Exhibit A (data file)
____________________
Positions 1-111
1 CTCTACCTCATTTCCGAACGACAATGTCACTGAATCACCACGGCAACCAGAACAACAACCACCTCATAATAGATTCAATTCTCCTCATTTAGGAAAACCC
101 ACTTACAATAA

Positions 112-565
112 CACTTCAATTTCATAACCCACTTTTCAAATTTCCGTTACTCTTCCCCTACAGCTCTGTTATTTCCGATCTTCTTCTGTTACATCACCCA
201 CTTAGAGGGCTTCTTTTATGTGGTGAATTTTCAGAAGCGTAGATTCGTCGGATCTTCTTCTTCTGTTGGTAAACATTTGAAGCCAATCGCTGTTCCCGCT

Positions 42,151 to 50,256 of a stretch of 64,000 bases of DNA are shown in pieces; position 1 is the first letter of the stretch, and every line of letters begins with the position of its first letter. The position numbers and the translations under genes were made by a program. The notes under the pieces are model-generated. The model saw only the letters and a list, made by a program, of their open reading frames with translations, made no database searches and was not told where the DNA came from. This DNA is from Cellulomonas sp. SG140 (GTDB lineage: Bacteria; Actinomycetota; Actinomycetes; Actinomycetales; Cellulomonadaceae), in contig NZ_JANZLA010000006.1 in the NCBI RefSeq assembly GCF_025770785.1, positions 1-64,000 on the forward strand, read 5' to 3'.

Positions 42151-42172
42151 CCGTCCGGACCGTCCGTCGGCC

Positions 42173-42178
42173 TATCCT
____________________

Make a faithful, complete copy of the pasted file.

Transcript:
Positions 1-111
1 CTCTACCTCATTTCCGAACGACAATGTCACTGAATCACCACGGCAACCAGAACAACAACCACCTCATAATAGATTCAATTCTCCTCATTTAGGAAAACCC
101 ACTTACAATAA

Positions 112-565
112 CACTTCAATTTCATAACCCACTTTTCAAATTTCCGTTACTCTTCCCCTACAGCTCTGTTATTTCCGATCTTCTTCTGTTACATCACCCA
201 CTTAGAGGGCTTCTTTTATGTGGTGAATTTTCAGAAGCGTAGATTCGTCGGATCTTCTTCTTCTGTTGGTAAACATTTGAAGCCAATCGCTGTTCCCGCT

Positions 42,151 to 50,256 of a stretch of 64,000 bases of DNA are shown in pieces; position 1 is the first letter of the stretch, and every line of letters begins with the position of its first letter. The position numbers and the translations under genes were made by a program. The notes under the pieces are model-generated. The model saw only the letters and a list, made by a program, of their open reading frames with translations, made no database searches and was not told where the DNA came from. This DNA is from Cellulomonas sp. SG140 (GTDB lineage: Bacteria; Actinomycetota; Actinomycetes; Actinomycetales; Cellulomonadaceae), in contig NZ_JANZLA010000006.1 in the NCBI RefSeq assembly GCF_025770785.1, positions 1-64,000 on the forward strand, read 5' to 3'.

Positions 42151-42172
42151 CCGTCCGGACCGTCCGTCGGCC

Positions 42173-42178
42173 TATCCT